So how exactly would this work? I could use this for the larger set of rules. But again, I would like them to be dropped of course.

Quote:
iptables -A INPUT -m state --state RELATED,ESTABLISHED -j ACCEPT
iptables -A INPUT -i eth0 -m state --state NEW -j CHECK_IP
anyway here is my script.. should have posted this long ago!

Code:
#!/bin/bash

SYSCTL="/sbin/sysctl -w" 
IPT="/sbin/iptables"
INET_IFACE="eth1"
LOCAL_IFACE="eth0"
LOCAL_IP="172.24.0.8"
LOCAL_NET="172.24.0.0/24"
LOCAL_BCAST="172.24.0.255"
LO_IFACE="lo"
LO_IP="127.0.0.1"

/sbin/modprobe ip_tables
/sbin/modprobe ip_conntrack
/sbin/modprobe iptable_mangle
/sbin/modprobe iptable_nat
/sbin/modprobe xt_state

echo "1" > /proc/sys/net/ipv4/ip_forward
echo "1" > /proc/sys/net/ipv4/tcp_syncookies
echo "1" > /proc/sys/net/ipv4/conf/all/rp_filter
echo "1" > /proc/sys/net/ipv4/icmp_echo_ignore_broadcasts
echo "0" > /proc/sys/net/ipv4/conf/all/accept_source_route
echo "1" > /proc/sys/net/ipv4/conf/all/secure_redirects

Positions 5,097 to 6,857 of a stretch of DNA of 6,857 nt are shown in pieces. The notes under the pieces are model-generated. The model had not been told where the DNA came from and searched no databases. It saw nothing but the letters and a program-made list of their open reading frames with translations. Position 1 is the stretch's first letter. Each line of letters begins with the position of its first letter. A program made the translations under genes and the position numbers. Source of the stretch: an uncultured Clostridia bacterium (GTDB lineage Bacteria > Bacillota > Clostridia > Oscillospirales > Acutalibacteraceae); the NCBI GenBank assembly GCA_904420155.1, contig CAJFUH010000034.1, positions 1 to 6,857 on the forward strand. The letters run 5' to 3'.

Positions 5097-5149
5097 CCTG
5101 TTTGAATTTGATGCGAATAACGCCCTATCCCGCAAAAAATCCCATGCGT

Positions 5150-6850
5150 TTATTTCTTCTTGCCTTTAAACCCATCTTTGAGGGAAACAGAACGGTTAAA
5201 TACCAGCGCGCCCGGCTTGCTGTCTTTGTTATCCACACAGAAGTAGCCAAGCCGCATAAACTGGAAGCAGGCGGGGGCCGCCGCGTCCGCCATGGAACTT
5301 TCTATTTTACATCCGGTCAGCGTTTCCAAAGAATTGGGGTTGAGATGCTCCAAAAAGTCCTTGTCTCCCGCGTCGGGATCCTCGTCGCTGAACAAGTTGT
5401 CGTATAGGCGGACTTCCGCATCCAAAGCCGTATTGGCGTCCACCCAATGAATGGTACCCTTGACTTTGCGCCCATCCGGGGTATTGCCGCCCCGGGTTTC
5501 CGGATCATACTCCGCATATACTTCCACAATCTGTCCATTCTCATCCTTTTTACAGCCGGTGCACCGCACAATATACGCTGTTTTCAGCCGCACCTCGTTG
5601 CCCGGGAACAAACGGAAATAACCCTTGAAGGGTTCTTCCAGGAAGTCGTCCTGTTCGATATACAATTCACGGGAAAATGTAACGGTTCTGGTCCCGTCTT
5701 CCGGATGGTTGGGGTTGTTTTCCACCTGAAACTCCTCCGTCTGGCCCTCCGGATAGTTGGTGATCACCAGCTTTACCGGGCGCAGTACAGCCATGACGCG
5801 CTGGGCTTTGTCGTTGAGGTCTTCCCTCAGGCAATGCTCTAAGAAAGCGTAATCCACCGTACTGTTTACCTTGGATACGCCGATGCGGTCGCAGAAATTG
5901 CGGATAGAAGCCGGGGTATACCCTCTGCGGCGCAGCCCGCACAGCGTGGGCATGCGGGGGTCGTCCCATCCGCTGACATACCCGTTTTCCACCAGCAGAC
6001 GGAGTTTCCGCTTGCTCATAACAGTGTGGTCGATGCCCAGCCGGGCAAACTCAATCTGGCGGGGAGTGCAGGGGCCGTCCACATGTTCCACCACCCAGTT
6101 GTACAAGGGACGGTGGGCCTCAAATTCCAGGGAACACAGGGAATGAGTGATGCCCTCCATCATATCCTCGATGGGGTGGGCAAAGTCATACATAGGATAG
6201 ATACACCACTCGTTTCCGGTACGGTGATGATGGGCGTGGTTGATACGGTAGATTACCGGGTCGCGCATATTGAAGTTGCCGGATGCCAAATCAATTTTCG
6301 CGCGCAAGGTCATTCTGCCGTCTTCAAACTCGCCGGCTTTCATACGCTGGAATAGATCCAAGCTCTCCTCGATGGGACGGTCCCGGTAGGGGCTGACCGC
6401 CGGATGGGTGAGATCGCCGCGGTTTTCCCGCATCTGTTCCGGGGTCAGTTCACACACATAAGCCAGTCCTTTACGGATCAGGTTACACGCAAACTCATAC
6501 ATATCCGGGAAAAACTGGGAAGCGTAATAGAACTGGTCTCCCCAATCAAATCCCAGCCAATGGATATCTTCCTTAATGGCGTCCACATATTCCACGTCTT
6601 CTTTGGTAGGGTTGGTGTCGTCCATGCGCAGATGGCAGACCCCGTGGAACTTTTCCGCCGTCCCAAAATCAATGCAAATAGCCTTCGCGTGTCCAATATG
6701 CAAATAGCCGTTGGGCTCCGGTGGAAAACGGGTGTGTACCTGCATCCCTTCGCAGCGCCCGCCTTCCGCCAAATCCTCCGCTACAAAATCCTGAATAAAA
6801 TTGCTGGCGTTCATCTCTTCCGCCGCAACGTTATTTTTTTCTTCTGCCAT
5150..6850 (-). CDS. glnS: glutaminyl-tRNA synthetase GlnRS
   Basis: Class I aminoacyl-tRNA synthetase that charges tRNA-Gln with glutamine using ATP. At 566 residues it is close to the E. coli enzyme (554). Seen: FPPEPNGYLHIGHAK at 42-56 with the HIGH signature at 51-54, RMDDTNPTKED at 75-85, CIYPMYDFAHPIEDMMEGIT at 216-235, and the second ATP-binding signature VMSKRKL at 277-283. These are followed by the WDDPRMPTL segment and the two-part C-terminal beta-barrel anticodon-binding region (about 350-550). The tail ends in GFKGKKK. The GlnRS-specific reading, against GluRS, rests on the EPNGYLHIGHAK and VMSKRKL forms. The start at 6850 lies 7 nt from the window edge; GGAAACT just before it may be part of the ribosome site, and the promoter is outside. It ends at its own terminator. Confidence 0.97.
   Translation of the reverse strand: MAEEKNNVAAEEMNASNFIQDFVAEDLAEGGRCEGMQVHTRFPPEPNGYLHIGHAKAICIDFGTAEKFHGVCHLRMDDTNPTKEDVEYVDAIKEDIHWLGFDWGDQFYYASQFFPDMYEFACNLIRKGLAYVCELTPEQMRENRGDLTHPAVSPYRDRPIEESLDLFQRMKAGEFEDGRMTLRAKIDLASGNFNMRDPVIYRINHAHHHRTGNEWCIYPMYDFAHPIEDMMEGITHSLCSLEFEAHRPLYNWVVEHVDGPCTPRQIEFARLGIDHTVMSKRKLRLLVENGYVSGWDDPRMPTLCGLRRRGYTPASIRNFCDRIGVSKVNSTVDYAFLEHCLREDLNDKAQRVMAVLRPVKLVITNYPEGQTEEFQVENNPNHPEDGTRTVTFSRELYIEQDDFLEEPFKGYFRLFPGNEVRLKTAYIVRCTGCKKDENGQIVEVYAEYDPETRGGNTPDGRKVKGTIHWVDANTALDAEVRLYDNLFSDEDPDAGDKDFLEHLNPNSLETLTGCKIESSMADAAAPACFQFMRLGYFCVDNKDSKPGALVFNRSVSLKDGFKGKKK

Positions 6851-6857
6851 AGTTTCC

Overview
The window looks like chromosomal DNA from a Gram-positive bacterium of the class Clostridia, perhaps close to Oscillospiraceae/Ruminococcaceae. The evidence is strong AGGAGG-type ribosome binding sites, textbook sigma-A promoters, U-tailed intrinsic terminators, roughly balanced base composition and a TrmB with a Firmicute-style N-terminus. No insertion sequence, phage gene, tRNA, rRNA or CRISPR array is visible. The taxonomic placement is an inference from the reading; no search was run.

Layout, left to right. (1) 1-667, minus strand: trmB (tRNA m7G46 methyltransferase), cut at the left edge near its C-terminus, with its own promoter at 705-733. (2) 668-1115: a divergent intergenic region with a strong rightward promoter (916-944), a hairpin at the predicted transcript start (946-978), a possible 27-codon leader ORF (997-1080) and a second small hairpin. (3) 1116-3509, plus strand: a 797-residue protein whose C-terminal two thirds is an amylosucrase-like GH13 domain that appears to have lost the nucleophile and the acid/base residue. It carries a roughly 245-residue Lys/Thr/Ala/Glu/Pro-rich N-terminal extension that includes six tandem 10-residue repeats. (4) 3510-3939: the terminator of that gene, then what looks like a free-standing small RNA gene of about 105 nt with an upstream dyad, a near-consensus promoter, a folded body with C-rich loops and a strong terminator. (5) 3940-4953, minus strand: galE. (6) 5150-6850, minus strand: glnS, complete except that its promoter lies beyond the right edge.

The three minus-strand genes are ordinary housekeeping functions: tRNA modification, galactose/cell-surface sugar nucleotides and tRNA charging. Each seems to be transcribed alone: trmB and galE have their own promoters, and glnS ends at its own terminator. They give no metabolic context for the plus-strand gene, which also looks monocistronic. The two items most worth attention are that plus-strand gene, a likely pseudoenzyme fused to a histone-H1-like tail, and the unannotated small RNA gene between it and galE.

echo "1" > /proc/sys/net/ipv4/conf/all/log_martians

$IPT -P INPUT ACCEPT
$IPT -P FORWARD ACCEPT
$IPT -P OUTPUT ACCEPT
$IPT -t nat -P PREROUTING ACCEPT
$IPT -t nat -P POSTROUTING ACCEPT
$IPT -t nat -P OUTPUT ACCEPT
$IPT -t mangle -P PREROUTING ACCEPT
$IPT -t mangle -P OUTPUT ACCEPT
$IPT -F
$IPT -t nat -F
$IPT -t mangle -F
$IPT -X
$IPT -t nat -X
$IPT -t mangle -X

$IPT -P INPUT DROP
$IPT -P OUTPUT DROP
$IPT -P FORWARD DROP

$IPT -N bad_packets
$IPT -N bad_tcp_packets
$IPT -N icmp_packets
$IPT -N udp_inbound
$IPT -N udp_outbound
$IPT -N tcp_inbound
$IPT -N tcp_outbound

$IPT -A bad_packets -p ALL -i $INET_IFACE -s $LOCAL_NET -j DROP
$IPT -A bad_packets -p ALL -m state --state INVALID -j DROP
$IPT -A bad_packets -p tcp -j bad_tcp_packets
$IPT -A bad_packets -p ALL -j RETURN

$IPT -A bad_tcp_packets -p tcp -i $LOCAL_IFACE -j RETURN
$IPT -A bad_tcp_packets -p tcp -i $LOCAL_IFACE ! --syn -m state --state NEW -j DROP
$IPT -A bad_tcp_packets -p tcp ! --syn -m state --state NEW -j LOG --log-prefix "fp=bad_tcp_packets:1 a=DROP "
$IPT -A bad_tcp_packets -p tcp ! --syn -m state --state NEW -j DROP
$IPT -A bad_tcp_packets -p tcp --tcp-flags ALL NONE -j LOG --log-prefix "fp=bad_tcp_packets:2 a=DROP "